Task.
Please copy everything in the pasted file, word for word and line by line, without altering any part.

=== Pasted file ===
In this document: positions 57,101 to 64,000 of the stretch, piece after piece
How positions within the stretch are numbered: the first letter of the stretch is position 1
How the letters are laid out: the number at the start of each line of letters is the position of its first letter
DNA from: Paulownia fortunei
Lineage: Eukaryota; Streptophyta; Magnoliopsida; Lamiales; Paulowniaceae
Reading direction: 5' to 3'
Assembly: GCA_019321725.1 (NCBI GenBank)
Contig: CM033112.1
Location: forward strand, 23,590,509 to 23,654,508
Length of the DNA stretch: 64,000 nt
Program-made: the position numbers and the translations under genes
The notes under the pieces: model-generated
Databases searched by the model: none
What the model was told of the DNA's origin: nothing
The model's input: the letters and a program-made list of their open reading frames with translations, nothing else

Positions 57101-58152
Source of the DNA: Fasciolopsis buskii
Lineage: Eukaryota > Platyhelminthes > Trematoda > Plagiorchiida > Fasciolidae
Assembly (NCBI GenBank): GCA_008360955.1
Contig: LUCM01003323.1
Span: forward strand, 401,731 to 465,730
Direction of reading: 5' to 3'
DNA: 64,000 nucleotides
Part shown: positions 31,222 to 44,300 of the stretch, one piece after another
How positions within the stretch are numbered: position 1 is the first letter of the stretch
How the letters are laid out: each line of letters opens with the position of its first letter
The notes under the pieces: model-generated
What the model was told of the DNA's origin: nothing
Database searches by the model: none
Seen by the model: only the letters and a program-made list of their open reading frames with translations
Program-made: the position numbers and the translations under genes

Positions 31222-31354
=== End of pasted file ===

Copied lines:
In this document: positions 57,101 to 64,000 of the stretch, piece after piece
How positions within the stretch are numbered: the first letter of the stretch is position 1
How the letters are laid out: the number at the start of each line of letters is the position of its first letter
DNA from: Paulownia fortunei
Lineage: Eukaryota; Streptophyta; Magnoliopsida; Lamiales; Paulowniaceae
Reading direction: 5' to 3'
Assembly: GCA_019321725.1 (NCBI GenBank)
Contig: CM033112.1
Location: forward strand, 23,590,509 to 23,654,508
Length of the DNA stretch: 64,000 nt
Program-made: the position numbers and the translations under genes
The notes under the pieces: model-generated
Databases searched by the model: none
What the model was told of the DNA's origin: nothing
The model's input: the letters and a program-made list of their open reading frames with translations, nothing else

Positions 57101-58152
Source of the DNA: Fasciolopsis buskii
Lineage: Eukaryota > Platyhelminthes > Trematoda > Plagiorchiida > Fasciolidae
Assembly (NCBI GenBank): GCA_008360955.1
Contig: LUCM01003323.1
Span: forward strand, 401,731 to 465,730
Direction of reading: 5' to 3'
DNA: 64,000 nucleotides
Part shown: positions 31,222 to 44,300 of the stretch, one piece after another
How positions within the stretch are numbered: position 1 is the first letter of the stretch
How the letters are laid out: each line of letters opens with the position of its first letter
The notes under the pieces: model-generated
What the model was told of the DNA's origin: nothing
Database searches by the model: none
Seen by the model: only the letters and a program-made list of their open reading frames with translations
Program-made: the position numbers and the translations under genes

Positions 31222-31354